I held Kant’s gaze. I wouldn’t have put it past him, under other circumstances. If I had been some other man, some peasant lad, I doubted Kant would have been picky. A hole was a hole as far as he was concerned, and if he could stick his cock in it then it made him happy.
“Tomas . . .” Anne started to say, but it was too late for that and I think she knew it.
The Weeping Women hung heavy on my hips. They were a matched pair of beautifully crafted shortswords that I had looted from a dead colonel after the last battle of Abingon. I had named them Remorse and Mercy.
My crew knew all too well what the Weeping Women could do in my hands.
“You didn’t ought to force yourself on lasses, it’s not right,” Black Billy said. He nudged the man beside him with his elbow. “Ain’t that so, Grieg?”
Grieg grunted but said nothing. He was a man of few words, was Grieg.
“Lady’s sake,” Brak muttered, scuffing his foot at the beery sawdust underfoot while Kant tried to stare me out. “We was only having a bit of fun, like.”
“Does she look like she’s having fun?” I asked.
Kant saw me point to the girl, he saw my eyes and hand move away from him, and he took his moment. I had thought he might, for all that I had hoped he had more sense. He was quick, was Kant, and he was brutal, but he wasn’t any kind of clever.
He lunged at me, his hand going to his belt and coming out with a long knife in it. I dipped and turned, and swept Remorse out of her scabbard and across his throat in a vicious backhand cut. Kant dropped in a great spray of red foam, bubbling and cursing as he fell.
I could feel Billy the Boy looking at me.
“Good fucking deal,” he said, his voice not yet broken, and he drained his tankard.
“Fuck,” Brak said.
“That’s what you wanted, Brak,” I said. “The offer’s still open. My arse, if you can come and take it.”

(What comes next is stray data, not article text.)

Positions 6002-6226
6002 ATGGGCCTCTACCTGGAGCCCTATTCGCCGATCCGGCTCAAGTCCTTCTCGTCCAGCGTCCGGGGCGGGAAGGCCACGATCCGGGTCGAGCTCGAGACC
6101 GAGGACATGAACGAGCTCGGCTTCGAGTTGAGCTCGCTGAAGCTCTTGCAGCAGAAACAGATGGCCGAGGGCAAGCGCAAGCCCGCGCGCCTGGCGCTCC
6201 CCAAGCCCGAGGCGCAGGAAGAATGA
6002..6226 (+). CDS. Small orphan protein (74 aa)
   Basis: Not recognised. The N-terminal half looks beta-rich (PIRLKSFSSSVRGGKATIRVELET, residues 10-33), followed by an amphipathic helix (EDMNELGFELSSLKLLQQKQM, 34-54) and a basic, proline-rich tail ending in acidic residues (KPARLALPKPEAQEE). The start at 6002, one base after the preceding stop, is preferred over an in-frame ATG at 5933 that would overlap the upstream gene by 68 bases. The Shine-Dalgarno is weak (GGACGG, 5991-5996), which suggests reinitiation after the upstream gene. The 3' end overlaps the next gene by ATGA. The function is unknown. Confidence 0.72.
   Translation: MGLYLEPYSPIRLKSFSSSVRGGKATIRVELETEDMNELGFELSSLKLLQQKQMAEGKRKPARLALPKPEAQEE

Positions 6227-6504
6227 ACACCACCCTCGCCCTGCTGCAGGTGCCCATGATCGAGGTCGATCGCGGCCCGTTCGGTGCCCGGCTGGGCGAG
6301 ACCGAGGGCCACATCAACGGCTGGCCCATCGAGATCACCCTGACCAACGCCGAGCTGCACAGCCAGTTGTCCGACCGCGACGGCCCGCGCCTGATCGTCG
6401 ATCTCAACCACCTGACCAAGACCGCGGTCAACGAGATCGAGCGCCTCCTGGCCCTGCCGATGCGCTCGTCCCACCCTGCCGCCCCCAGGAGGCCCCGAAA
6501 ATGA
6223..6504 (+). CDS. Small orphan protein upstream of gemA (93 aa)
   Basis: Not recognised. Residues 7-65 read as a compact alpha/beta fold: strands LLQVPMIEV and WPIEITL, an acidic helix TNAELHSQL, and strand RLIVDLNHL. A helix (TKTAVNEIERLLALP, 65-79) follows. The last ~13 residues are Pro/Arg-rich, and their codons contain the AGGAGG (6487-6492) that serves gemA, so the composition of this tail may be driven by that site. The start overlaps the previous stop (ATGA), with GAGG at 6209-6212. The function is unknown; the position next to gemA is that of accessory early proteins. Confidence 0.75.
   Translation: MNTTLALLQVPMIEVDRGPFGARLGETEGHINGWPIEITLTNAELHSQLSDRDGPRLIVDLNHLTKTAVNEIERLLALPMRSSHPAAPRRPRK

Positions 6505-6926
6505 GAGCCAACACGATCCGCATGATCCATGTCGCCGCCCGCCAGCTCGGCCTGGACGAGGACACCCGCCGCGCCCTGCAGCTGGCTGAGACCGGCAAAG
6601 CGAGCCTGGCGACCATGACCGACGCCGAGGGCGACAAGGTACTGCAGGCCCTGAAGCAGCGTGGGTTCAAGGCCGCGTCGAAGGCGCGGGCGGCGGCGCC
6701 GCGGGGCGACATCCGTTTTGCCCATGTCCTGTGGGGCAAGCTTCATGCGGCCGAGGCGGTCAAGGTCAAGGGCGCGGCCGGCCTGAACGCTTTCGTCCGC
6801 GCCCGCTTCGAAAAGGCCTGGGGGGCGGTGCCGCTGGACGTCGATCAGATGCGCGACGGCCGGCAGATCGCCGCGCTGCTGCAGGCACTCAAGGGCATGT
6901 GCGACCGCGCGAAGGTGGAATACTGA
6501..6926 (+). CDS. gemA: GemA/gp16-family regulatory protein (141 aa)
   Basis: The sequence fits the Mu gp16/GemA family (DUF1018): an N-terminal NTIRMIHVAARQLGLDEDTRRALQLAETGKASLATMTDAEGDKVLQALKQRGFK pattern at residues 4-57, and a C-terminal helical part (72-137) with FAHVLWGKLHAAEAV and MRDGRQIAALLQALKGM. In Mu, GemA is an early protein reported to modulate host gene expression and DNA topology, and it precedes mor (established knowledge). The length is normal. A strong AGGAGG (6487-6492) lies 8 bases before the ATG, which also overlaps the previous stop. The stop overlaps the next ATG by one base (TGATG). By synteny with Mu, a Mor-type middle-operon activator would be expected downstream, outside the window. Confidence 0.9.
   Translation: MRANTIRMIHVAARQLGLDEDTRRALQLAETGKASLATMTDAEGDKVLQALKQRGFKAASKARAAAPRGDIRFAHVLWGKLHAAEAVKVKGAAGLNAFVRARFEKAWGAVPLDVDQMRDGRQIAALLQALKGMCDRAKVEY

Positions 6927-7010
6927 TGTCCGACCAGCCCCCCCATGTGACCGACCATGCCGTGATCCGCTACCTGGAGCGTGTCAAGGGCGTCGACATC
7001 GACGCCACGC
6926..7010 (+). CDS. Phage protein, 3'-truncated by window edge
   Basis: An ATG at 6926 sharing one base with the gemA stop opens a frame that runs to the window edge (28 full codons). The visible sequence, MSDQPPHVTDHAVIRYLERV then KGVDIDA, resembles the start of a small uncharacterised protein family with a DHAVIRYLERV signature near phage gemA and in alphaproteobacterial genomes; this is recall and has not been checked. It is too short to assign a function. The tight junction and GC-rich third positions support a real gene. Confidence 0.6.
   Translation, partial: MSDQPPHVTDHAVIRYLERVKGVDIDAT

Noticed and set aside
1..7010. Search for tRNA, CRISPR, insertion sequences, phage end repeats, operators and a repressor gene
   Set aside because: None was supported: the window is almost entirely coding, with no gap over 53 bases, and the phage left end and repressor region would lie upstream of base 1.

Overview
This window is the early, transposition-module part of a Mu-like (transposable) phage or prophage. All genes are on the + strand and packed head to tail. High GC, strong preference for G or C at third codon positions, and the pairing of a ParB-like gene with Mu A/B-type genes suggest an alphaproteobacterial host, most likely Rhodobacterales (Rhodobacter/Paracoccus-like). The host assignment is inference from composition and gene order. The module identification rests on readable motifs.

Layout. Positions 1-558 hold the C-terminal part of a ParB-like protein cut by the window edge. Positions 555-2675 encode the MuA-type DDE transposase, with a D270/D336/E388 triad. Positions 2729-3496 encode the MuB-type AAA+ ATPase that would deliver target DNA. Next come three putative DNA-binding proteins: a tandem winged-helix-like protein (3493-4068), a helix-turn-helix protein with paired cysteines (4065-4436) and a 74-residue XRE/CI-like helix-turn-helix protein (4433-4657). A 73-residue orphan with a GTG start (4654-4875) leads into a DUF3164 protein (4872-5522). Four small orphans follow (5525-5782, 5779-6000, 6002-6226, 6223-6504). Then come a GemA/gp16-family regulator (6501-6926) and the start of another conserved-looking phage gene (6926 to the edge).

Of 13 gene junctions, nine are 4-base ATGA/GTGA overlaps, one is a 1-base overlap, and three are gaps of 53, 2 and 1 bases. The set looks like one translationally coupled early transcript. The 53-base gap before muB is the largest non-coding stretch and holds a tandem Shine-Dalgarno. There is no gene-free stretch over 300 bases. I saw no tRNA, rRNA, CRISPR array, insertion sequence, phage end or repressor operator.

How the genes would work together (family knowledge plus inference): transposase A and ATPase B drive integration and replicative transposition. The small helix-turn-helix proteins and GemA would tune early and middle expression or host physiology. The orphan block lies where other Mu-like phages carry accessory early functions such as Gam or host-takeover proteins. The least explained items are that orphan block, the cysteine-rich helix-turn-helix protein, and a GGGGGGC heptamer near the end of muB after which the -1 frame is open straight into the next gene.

He looked at me, and at Kant bleeding out on the floor and at the length of dripping steel in my hand. He shook his head, and that was as I had expected. Brak was Kant’s second, but he had barely twenty years to him and he was only tough when he had the big man in front of him.
“Nah,” he said at last. “I ain’t in the mood no more.”
“Didn’t think so,” I said.
I wondered where this left Brak now, in the pecking order of my crew. Truth be told, I didn’t care. That was Brak’s problem, not mine. Staying boss was my problem—how they sorted out their own hierarchy was up to them.
Matters of rank and the chain of command had gone to the whores after Abingon, but I had been the company priest. That put me in charge of the crew by default after the captain died of his wounds on the way home. That and I was used to leading men, and no one else was.
Simple Sam stood looking down at Kant for a long moment, then gave him a hefty kick as though checking to make sure he was dead.
“What’s the colonel going to say about this, Mr. Piety?” Sam asked.
“We ain’t got a colonel anymore, Sam lad,” I told him. “We’ve been disbanded, remember?”
“Means they’ve stopped paying us,” Anne grumbled.
She was right. Our regiment had gone from being three thousand paid, organized murderers to three thousand unpaid, disorganized murderers.
That had gone about as well as might be expected.
“Bollocks,” Sam muttered, and kicked Kant again to show us what he thought of that.